On Saturday our Ward (church group) was going to Olivera St. for the day. Denise and I have been to Olivera St. at least a dozen of times. It happens to be my second favorite place in the world to get a churro and with my hispanic roots it is a good place for me to rekindle some of those roots without having to make a drive to the border .That said we kind of feel like we know the place, but as we discovered yesterday we really don’t.
While we were at Olivera St. we decided to take a walking tour and during the tour we visited two places that we had never seen before. One of those was the America Tropical Interpretative Center.
The story of America Tropical starts with the famous artist David Alfaro Siqueiros. To understand the painting you need to know a little bit about Siqueiros’ history. Siqueros history starts as a muralist for the Mexican Revolutionist government in the 20’s under Alvaro Obregon. A firebrand painter, Siqueiros painted murals depicting the Mexican worker fighting for their rights. It was no surprise that he eventually joined the Mexican Communist Party. For this he was jailed in the 30’s and exiled from Mexico.
He eventually ended up in Los Angeles, California in 1932. Which just happened to be the year of the Olympics. At that time Olivera St. had fallen on hard times. A movement was going to restore Olivera St. as a historical district. Some business owner got the idea to paint this mural by this famous painter. The idea was to paint a lush tropical garden scene with birds and plants. With all the people coming for the Olympics it would work out great.
What they got was America Tropical (“La América Tropical”). A harsh depiction of an Imperialist eagle overseeing the destruction of the Americas. To the right were Peruvian and Mexican revolutionaries trying to shoot the eagle down in vain. The business owners were shocked. Almost immediately the part with the revolutionaries was white washed. In 1938 many Mexicans were forcefully deported under the Mexican Repatriation Act of 1938, Siqueiros was one of the first to go. Siqueiros would go back to Mexico and continue painting famous murals in the Pallace of the Fine Arts (Palacio de las Bellas Artes) and the National University of Mexico (UNAM). As soon as his was deported Olivera St. white washed the rest of the mural.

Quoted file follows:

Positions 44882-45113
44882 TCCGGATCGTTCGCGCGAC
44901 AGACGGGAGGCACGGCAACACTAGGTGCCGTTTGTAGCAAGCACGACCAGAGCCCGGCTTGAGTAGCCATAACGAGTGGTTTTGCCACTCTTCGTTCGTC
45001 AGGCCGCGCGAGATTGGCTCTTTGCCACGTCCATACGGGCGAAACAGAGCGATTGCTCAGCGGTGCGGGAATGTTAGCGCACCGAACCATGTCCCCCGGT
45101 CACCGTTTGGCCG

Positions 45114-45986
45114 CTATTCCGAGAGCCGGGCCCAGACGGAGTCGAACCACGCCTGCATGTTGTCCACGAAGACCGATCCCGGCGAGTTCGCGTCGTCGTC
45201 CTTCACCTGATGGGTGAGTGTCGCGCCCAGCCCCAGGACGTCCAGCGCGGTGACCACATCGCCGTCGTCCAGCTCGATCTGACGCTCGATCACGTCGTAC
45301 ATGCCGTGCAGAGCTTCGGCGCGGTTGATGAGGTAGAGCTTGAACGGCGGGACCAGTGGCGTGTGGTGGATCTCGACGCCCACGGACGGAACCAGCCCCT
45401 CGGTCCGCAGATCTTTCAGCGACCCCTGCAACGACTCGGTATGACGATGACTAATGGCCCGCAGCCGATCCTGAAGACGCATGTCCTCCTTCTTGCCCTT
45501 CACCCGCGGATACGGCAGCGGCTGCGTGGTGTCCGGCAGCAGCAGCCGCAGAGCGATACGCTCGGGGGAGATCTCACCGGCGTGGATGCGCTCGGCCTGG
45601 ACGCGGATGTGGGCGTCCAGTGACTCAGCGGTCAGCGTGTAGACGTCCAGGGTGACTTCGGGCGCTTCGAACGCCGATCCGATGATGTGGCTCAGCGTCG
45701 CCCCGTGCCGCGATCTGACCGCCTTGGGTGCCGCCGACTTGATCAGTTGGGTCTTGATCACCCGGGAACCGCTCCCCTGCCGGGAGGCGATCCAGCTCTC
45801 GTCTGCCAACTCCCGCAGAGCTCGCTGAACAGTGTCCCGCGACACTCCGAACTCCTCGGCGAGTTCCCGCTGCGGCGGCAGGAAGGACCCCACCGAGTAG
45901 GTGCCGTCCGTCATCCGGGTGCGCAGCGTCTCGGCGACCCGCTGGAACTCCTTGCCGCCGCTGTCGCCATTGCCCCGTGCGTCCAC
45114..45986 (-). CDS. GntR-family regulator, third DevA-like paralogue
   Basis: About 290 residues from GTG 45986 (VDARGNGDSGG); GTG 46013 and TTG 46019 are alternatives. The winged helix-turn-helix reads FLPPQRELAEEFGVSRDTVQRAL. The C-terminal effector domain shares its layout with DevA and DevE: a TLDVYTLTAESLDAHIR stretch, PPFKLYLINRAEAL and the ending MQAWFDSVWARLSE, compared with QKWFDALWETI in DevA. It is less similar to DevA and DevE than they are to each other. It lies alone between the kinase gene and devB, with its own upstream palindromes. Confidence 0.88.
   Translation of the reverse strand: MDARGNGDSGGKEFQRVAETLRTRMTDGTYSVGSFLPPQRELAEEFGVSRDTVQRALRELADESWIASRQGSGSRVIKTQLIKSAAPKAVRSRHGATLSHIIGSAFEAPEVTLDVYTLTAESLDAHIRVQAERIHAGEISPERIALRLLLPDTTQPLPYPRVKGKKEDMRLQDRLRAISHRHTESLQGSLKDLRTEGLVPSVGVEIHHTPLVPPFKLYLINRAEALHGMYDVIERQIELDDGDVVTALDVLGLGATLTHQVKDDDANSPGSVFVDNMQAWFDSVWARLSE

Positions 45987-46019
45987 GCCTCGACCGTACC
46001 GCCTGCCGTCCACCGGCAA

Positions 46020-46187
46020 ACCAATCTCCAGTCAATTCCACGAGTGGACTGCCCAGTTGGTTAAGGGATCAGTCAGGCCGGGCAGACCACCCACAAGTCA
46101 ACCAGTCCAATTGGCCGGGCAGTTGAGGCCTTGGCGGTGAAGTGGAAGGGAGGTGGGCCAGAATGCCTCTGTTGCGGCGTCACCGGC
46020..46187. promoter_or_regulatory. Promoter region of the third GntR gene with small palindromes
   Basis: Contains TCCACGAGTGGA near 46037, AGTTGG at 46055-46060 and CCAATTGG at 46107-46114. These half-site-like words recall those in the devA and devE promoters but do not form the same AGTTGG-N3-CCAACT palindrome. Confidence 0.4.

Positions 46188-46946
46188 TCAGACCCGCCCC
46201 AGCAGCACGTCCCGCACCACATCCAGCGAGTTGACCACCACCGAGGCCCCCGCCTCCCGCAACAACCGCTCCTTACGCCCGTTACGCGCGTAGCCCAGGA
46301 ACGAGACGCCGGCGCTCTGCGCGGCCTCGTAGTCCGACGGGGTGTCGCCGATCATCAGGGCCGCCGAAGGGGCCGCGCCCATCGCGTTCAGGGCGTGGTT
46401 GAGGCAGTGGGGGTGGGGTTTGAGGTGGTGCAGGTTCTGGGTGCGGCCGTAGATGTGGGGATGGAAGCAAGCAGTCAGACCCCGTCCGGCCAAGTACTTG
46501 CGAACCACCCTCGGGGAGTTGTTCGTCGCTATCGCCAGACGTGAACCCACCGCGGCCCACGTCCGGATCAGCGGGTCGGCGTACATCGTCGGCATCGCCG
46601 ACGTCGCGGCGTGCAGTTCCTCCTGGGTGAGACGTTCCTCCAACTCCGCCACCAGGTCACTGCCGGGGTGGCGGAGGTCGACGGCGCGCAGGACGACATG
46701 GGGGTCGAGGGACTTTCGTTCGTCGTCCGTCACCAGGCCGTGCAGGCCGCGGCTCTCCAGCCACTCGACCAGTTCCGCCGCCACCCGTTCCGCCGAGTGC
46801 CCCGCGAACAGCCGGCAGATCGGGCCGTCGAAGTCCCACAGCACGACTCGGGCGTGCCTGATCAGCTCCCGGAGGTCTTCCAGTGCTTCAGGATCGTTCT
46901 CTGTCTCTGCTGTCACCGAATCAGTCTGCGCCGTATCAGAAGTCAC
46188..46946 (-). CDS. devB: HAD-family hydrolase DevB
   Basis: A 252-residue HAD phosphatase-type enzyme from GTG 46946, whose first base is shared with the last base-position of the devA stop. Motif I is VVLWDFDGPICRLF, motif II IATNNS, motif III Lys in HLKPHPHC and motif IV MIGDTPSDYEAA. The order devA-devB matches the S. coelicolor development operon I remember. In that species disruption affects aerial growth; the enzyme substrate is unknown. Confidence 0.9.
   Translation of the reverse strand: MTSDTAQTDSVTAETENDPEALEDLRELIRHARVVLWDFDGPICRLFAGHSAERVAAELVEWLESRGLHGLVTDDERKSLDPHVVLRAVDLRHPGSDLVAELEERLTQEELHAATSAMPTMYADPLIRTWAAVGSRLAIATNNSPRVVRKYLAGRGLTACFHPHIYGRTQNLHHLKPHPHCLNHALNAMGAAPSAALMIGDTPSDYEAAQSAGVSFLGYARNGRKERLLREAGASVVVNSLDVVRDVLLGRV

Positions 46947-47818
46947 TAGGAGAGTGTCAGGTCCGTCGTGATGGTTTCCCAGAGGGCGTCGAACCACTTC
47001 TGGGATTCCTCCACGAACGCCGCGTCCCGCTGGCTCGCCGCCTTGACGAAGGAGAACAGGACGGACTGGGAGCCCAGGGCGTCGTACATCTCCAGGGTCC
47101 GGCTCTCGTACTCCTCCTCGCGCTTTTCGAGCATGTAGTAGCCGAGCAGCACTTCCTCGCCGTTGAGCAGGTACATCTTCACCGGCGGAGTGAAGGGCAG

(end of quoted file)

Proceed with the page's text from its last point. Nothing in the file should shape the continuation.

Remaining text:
The mural was then forgotten for many years until in the 1960’s some paint started to chip from the walls and someone rediscovered the mural. The answer apparently was to cover it up with more paint (they were not as radical in the 60’s as we thought). In 1982 records show that the mural was again rediscovered, but they decided to cover it up with plywood. Again forgotten.
And there it sat under paint and plywood until in 2012 The Getty Conservation group made a million dollar (actually 1.2 million dollars) offer Olivera St. could not refuse. After some very hard patient work, a mural forgotten for over 80 years is now uncovered once again. The colors are a bit faded but the mural can be seen.Which to me is funny because I have been to Olivera St. numerous times since 2012 and I never heard of the painting or it’s story until I took a free walking tour (thank you Las Angelitas del Pueblo).
The interpretive center is a wonderful resource to understanding the mural. In addition to being a viewing area for the mural, you can learn about Siqueros and how the mural was restored. The best part about it is it is all FREE! Just walk in and learn for yourself. And when your done with that, you can visit the Sepulveda House (another place I learned about), which deserves it’s own post later.